Rotterdam Maritime Museum broadens its horizons
The Rotterdam Maritime Museum is creating an international platform for the maritime sector.
On 10 September 2012 Mayor Aboutaleb of Rotterdam opened a joint exhibition by the Maritime Museum Rotterdam and the China Maritime Museum in Shanghai. Called ‘Routes 1600 – 400 years of marine history between the Netherlands & China’, it is about the centuries-old trading relationship between the two countries.
The bond between the Netherlands and China in the maritime industrial sector is already close and this exhibition by the two sister museums is strengthening it further.
The opening was followed by a business event set up by the Maritime Museum Rotterdam in the China Maritime Museum. More than twenty Dutch and Chinese companies and over two hundred of their key business contacts were present, emphasising this maritime relationship even more.
Underlining the cultural link between the cities
The Maritime Museum Rotterdam is working closely with the China Maritime Museum in Shanghai for the joint exhibition. Prized items from the collections of the two museums tell the story of the centuries-long maritime relationship between the Netherlands and China and the many ways in which they influenced each other.
The relationship between the sister port cities of Rotterdam and Shanghai provided the initiative for the joint exhibition. This link has been a very significant one for many years, both economically and culturally. In the 17th century, the Dutch East India Company laid the foundations for maritime cooperation. The maritime sector is still an important link between the two countries in 2012.
Frits Loomeijer, general manager, Maritime Museum Rotterdam says: “This exhibition is a world first. This many excellent pieces from the Netherlands and China have never before been brought together. Being able to open this exhibition in Shanghai is, I feel, a nice cultural gesture to underline the maritime bond between the two cities.”
Reception follows exhibition opening
The Rotterdam and China maritime museums organised a business event following the opening of the exhibition. Dutch and Chinese companies such as the Rotterdam Port Authority, Imtech Marine and DSM Dyneema met in the cultural surroundings of the China Maritime Museum in Shanghai. Mr Aboutaleb, the Mayor of Rotterdam, and his counterpart from Shanghai were among the prominent figures at this business event. They had formally opened the exhibition earlier.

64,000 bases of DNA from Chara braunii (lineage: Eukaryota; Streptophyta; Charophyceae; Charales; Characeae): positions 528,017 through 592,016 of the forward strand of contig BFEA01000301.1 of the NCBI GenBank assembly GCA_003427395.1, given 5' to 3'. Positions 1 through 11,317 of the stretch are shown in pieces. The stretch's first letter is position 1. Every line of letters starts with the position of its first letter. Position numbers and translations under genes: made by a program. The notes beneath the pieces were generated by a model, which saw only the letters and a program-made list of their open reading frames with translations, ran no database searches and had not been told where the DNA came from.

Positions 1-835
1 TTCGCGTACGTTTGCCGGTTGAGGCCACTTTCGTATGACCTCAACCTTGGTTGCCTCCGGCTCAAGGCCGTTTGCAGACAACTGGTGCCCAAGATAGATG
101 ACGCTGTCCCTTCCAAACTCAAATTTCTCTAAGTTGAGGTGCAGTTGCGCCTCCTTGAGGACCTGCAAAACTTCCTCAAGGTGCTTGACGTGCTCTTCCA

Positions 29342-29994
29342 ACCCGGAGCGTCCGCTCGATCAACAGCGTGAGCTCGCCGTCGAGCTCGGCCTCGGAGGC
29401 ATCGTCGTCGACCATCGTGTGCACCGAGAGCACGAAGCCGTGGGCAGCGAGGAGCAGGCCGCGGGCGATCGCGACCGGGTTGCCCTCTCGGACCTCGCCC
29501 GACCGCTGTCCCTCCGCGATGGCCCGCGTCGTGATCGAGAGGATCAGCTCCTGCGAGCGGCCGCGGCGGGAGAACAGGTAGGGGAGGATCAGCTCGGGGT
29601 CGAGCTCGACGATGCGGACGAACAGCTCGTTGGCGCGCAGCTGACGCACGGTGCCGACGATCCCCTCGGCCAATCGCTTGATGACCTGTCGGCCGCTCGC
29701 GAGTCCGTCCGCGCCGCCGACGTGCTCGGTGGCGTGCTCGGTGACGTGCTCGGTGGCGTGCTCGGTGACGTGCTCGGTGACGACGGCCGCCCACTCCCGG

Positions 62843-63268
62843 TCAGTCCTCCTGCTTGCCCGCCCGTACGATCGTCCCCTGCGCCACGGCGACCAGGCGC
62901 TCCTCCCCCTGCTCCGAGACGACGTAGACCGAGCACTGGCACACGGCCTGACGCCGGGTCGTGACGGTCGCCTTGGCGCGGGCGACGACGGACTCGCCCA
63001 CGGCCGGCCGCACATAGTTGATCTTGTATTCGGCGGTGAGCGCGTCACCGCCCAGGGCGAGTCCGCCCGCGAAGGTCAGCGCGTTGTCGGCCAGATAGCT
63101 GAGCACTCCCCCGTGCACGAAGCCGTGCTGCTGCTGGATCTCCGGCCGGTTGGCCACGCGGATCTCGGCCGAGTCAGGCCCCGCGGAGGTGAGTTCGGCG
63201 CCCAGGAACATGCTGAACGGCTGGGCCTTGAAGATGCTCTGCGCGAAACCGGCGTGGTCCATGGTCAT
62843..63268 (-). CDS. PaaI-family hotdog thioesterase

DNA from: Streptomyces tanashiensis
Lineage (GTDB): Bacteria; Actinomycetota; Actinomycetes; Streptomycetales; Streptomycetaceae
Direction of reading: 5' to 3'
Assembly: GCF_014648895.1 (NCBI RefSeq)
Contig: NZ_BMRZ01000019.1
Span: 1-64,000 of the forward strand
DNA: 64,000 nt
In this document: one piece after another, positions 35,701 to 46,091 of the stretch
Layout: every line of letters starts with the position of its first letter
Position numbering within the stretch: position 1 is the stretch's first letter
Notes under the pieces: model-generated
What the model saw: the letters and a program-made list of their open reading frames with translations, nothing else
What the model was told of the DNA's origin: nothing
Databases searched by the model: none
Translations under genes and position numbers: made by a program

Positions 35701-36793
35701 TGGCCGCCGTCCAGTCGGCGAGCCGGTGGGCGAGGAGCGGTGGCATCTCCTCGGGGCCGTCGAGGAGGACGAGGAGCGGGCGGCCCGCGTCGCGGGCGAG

Ahmed Aboutaleb, the Mayor of Rotterdam said: “I am extremely proud that we are able to follow up the presentation of the Rotterdam water pavilion at the World Expo in 2010 with a presentation of another important Dutch sector in China. The ports of Rotterdam and Shanghai are key access routes for each other. That comes strongly to the fore in this exhibition about our common history. The maritime and logistics sectors in the Netherlands and China have a great deal to offer each other and a great deal to share. This business event that the Rotterdam Maritime Museum has organised will certainly contribute to improving the profile of the sector and strengthening the business network.”
The museum as a bridge builder
Whether it is about the Port of Rotterdam, the offshore industry, short sea, the Rhine and inland navigation or ship building, the core business of the Maritime Museum Rotterdam is telling that story to young and old. The museum is a maritime institute with an international focus, located in the port city of Rotterdam.
The Maritime Museum plays an important role in the maritime sector, both as a link between businesses and as a link to a broader audience. Bringing together partners within the commercial sector from Rotterdam to Shanghai is not only creating a maritime platform, but also provides new stories that the museum can tell its visitors. The Museum combines these stories from maritime practice with relevant unique items from its collection and presents them to over 130,000 visitors every year in easily accessible formats. These visitors often live and work in a port city, yet are unaware of the influence of the port and the maritime world on their own lives.
Fulco Vrooland, director Sales & Marketing IHC Merwede says: “It is a sign of the times that the commercial sector and the cultural world are able to come together. What the Rotterdam Maritime Museum is doing in Shanghai is a prime example of cultural entrepreneurship. The quality of this exhibition and the organisation of the business reception that followed are at such a high level that we are delighted to be associated with it. Encounters like this between companies from the sector create interesting business opportunities for us.”
Taking the exhibition to China
Working together with its sister institution the China Maritime Museum in Shanghai, the Maritime Museum Rotterdam presented this exhibition last year in Rotterdam, under the name ‘Yin&Jan’. This exhibition was supported by financial contributions from the Municipality of Rotterdam, VSB Fonds, AMPEK, DSM Dyneema, Wärtsilä, the Rotterdam Port Authority and Van Oord. Now in Shanghai, this is the first time that a maritime exhibition of this quality has been seen in China.